Your rob banks because that’s where the money is. You outsource your IT and IT security to a service provider because they have expertise you don’t. But the quality and diligence of service providers varies. They’re subject to the same issues other service providers are when it comes to talent and costs. A lapse at a service provider is a potentially exploitable condition that can impact multiple organizations, not just the service provider itself. A reminder of the importance of diligence, no matter what you do or how skilled you are.
More Than a Quarter of SME (SMB) Staff Lack Cyber Threat Training
Data from cyber insurance provider CFC Underwriting shows that 38% of its claims in 2016 could have been avoided through better staff education and training on cyber risks. Some 27% of small to medium-sized enterprises (SMEs) are failing to educate staff on the threat of a cyber attack. This is despite the fact that nearly four in 10 of CFC’s claims in 2016 were caused by phishing attacks that could have been avoided with better education and training. (ComputerWeekly)
Another indication that cyber threat awareness is not evenly distributed. You cannot train them to respond accordingly when you don’t know what to teach them. What are you protecting? What is most valuable to you? What are you most concerned about? These are the starting points and foundation of all of your cybersecurity efforts, not just the technical. Starting out correctly not only pays dividends, it reduces costs; when the inevitable happens you’re head and shoulders above those who haven’t built on a solid foundation.
Anthem to Data Breach Victims: Maybe the Damages Are Your Own Darned Fault
Insurance giant Anthem has effectively scared off possible victims of a 2015 data breach by asking to examine their personal computers for evidence that their own shoddy security was to blame for their information falling into the hands of criminals. Some of the affected Anthem customers sued for damages they say resulted from the breach but then withdrew their suits after Anthem got a court order allowing the exams. The examiners would be looking only for evidence that their credentials or other personal data had been stolen even before the Anthem hack ever took place. If that proved to be true, it would call into question whether the plaintiffs’ alleged injuries had truly been caused by the Anthem hack. (Network World)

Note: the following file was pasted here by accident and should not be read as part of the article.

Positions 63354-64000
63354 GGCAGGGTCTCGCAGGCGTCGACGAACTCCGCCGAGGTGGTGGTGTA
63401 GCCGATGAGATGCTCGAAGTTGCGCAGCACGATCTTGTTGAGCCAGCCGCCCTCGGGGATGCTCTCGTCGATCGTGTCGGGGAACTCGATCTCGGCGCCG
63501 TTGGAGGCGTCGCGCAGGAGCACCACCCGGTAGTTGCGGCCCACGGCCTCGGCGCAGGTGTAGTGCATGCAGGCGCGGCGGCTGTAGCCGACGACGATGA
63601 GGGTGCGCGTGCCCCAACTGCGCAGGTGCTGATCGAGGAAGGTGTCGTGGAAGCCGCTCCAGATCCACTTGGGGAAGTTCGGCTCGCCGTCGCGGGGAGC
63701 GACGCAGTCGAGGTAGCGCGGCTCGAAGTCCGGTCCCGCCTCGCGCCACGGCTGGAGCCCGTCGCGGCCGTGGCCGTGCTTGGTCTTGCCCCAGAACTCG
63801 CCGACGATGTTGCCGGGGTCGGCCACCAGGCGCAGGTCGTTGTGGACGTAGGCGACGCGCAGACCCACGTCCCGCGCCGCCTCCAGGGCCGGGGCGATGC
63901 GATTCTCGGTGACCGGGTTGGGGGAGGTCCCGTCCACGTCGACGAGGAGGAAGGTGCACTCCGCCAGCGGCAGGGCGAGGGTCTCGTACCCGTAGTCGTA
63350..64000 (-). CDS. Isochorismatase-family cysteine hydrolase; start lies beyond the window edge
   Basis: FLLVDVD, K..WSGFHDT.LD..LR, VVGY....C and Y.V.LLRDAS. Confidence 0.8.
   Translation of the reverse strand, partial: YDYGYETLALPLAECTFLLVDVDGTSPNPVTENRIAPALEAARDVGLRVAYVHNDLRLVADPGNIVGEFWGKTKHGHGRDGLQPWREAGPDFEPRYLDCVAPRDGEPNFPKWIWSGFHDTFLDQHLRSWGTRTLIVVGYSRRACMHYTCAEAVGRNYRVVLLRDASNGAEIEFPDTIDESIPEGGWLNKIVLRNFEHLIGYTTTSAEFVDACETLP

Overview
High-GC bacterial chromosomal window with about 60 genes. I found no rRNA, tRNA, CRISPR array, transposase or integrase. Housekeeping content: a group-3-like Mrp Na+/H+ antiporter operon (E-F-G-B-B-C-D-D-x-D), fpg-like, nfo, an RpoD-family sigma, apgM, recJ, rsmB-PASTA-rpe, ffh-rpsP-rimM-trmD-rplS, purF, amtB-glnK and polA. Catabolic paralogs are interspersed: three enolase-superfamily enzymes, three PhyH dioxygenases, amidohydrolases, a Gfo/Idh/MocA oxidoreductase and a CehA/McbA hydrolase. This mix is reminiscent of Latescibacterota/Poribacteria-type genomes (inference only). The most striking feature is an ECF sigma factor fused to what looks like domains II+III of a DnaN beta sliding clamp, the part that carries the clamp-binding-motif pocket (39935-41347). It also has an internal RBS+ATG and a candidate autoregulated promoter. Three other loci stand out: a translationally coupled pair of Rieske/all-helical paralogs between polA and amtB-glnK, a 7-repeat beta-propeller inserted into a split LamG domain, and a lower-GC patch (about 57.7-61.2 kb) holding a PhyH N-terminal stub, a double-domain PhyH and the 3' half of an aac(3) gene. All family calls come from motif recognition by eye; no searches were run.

If it sounds like a ‘who is the father’ episode of the Jerry Springer show, you’re not far off. To be fair to Anthem, customer security hygiene is probably not what it could be, which would mean a leak of their data via Anthem would merely be insult to injury. But Anthem almost assuredly has far more information about an individual in one place than that person has on their home PC, so its not just about lost credentials or SSNs. I’m also not aware of many breach settlements that paid out more than a token amount to downstream victims, while as we saw last week, a well-insured breach victim might actually make money. Breaches happen, but not having an entry in haveibeenpwned.com shouldn’t be a prerequisite for justice, especially if the breach was preventable and the organization staffed, equipped, and required to be better at security than their customers.